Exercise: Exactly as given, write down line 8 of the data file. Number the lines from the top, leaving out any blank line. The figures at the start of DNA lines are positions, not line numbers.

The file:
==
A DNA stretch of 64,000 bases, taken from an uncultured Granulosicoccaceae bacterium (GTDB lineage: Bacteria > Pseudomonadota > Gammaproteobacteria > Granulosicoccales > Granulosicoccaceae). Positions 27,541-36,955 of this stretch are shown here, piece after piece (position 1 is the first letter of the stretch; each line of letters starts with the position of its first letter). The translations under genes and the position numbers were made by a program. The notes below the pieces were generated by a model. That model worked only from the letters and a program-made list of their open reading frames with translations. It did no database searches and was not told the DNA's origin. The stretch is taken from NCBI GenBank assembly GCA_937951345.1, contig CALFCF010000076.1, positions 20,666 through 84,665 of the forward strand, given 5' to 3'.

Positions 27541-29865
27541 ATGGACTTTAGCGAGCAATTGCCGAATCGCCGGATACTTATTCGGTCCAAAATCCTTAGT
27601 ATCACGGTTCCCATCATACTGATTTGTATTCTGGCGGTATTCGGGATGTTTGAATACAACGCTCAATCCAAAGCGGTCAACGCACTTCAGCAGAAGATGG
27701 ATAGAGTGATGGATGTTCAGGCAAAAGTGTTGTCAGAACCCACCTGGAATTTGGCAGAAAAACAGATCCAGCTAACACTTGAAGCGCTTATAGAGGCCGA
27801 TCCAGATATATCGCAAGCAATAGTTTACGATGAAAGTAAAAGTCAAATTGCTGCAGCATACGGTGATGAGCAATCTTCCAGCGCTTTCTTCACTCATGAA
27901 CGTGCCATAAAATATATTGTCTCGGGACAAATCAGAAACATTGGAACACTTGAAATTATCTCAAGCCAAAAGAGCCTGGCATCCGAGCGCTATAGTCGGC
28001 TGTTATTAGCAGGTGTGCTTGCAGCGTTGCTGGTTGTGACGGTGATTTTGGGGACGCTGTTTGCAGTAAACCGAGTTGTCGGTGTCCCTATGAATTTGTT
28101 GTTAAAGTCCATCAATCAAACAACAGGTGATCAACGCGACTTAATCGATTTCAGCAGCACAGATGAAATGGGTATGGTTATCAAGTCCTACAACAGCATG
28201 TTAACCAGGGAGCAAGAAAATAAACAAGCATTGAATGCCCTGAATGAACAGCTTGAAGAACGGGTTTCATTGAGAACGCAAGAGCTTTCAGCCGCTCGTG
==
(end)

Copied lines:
28001 TGTTATTAGCAGGTGTGCTTGCAGCGTTGCTGGTTGTGACGGTGATTTTGGGGACGCTGTTTGCAGTAAACCGAGTTGTCGGTGTCCCTATGAATTTGTT